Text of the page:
Episcopal priest in Maryland on leave after report reveals child sexual abuse allegation from 1976

By ENS staff
Posted May 25, 2023

[Episcopal News Service] An Episcopal priest in the Diocese of Maryland was ordered to take a leave of absence after a news report on an investigation into sexual abuse within the Roman Catholic Church identified him as facing allegations from a 1976 incident with a 15-year-old boy.

The 75-year-old priest, the Rev. Thomas Hudson, was appointed in 2020 by Maryland Bishop Eugene Sutton to serve as priest-in-charge at St. George’s Episcopal Church in Mount Savage. On May 21, he shared a letter with the congregation announcing that Sutton had directed him to take a leave of absence while he tends to “some very important personal and family issues.” He did not elaborate.

Hudson’s name surfaced in connection with a Maryland attorney general’s investigation into child sexual abuse in Catholic Archdiocese of Baltimore. His name was one of 10 redacted from the attorney general’s April 5 report, but he was identified May 24 in a story by the Baltimore Sun.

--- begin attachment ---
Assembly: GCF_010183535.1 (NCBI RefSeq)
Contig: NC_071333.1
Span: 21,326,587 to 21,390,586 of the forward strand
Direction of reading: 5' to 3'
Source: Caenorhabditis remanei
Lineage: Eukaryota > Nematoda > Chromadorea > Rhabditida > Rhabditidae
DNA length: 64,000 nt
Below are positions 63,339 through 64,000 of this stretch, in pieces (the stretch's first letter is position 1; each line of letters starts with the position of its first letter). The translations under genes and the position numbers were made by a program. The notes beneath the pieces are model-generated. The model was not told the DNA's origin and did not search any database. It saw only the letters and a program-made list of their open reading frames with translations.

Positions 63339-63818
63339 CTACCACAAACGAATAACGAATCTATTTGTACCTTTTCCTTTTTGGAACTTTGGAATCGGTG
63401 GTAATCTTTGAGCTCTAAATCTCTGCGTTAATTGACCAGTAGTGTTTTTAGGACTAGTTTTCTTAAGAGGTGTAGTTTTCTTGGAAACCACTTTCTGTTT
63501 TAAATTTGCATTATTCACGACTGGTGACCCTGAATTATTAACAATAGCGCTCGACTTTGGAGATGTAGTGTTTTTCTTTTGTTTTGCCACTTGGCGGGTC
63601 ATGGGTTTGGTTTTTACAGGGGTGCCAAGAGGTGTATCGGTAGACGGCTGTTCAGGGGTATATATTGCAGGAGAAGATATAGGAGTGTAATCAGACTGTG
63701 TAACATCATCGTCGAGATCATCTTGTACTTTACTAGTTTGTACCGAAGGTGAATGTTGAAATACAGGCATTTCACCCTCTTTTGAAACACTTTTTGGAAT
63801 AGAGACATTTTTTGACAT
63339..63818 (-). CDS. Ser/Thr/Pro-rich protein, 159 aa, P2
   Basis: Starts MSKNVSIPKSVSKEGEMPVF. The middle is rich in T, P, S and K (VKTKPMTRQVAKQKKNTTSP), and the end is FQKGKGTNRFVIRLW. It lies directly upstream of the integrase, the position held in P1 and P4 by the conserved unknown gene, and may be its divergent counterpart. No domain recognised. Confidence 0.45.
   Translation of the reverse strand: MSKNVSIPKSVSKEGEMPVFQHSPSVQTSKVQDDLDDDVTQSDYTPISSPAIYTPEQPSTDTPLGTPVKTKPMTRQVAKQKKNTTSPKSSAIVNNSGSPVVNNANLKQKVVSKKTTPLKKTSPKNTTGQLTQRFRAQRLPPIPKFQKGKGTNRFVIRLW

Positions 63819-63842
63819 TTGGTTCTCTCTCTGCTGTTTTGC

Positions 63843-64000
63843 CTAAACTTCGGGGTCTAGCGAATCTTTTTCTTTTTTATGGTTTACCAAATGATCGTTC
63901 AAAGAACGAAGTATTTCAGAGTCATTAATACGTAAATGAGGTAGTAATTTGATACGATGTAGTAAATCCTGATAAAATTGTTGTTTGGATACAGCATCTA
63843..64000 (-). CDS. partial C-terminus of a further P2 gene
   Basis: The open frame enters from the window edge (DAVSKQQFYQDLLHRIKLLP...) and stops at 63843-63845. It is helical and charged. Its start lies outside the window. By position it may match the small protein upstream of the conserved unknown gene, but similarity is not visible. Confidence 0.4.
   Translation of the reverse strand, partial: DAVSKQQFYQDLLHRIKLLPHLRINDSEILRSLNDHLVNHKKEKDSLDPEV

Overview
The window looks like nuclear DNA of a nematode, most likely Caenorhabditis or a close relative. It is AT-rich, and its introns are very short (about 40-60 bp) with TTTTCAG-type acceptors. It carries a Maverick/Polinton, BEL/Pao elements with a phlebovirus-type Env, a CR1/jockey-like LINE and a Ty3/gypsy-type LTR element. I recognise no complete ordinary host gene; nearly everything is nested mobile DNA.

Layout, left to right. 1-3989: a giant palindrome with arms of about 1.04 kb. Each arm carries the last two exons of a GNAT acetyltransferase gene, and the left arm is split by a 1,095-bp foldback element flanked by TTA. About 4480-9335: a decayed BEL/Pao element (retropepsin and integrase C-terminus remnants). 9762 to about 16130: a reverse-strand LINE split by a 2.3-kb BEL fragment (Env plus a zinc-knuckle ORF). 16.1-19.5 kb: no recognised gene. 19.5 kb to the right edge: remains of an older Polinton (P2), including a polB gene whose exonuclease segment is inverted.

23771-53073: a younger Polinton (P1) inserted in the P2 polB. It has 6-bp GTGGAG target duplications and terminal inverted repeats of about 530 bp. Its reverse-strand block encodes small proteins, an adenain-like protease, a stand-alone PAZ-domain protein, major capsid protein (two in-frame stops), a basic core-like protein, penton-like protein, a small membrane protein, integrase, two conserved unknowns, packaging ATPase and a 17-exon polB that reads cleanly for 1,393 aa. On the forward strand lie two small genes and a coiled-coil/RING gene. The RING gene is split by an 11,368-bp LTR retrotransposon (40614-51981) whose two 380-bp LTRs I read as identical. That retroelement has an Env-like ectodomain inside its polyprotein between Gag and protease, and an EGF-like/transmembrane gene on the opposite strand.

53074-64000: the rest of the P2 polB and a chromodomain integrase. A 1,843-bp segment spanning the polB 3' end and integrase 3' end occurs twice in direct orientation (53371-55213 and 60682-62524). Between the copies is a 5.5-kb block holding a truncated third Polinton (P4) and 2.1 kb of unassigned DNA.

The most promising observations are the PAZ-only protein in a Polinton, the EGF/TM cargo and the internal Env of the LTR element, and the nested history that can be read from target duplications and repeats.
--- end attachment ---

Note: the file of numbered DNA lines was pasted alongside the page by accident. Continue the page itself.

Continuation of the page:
Hudson confirmed his was one of the 10 redacted names but declined to comment on the allegations, according to the Sun. He has not been charged with a crime.

The Sun reported that Hudson in the 1970s was a public high school teacher and active at St. John the Evangelist Catholic Church in Frederick, Maryland. According to the Sun, he was accused in the attorney general’s report of inviting the unnamed 15-year-old boy camping and giving him alcohol. When Hudson allegedly tried to take off the boy’s pants, the boy resisted and left the tent.

Hudson later attended an Episcopal seminary and was ordained as an Episcopal priest in 2008, the Sun reported.

Late May 25, Sutton issued a pastoral message saying he was notified by Hudson in late April of the priest’s inclusion in the attorney general’s report, at which point Sutton advised him to take leave of his parish role, but the diocese didn’t become aware of the details of the allegation until the Sun reported them.

Hudson’s background check to serve in the diocese had revealed no charges or other red flags, Sutton said, and the Catholic archdiocese did not inform the Episcopal diocese that an investigation had revealed the decades-old allegation against Hudson.

“The Diocese of Maryland strives for reconciliation and as the church, we seek to repair relationships,” Sutton said. “As a community of love, we are committed to holding each other accountable through our church canon law and ecclesiastical disciplinary process, and to making amends and practicing forgiveness, of ourselves, those we have harmed, and those who have harmed us. This is our role and responsibility. Civil legal matters remain in the hands of civil authorities.

“We pray for healing and wholeness for any situation that violates who we are as the body of Christ. We seek to offer pastoral care while we embody the Gospel values of repentance, restitution and justice on the road to reconciliation.”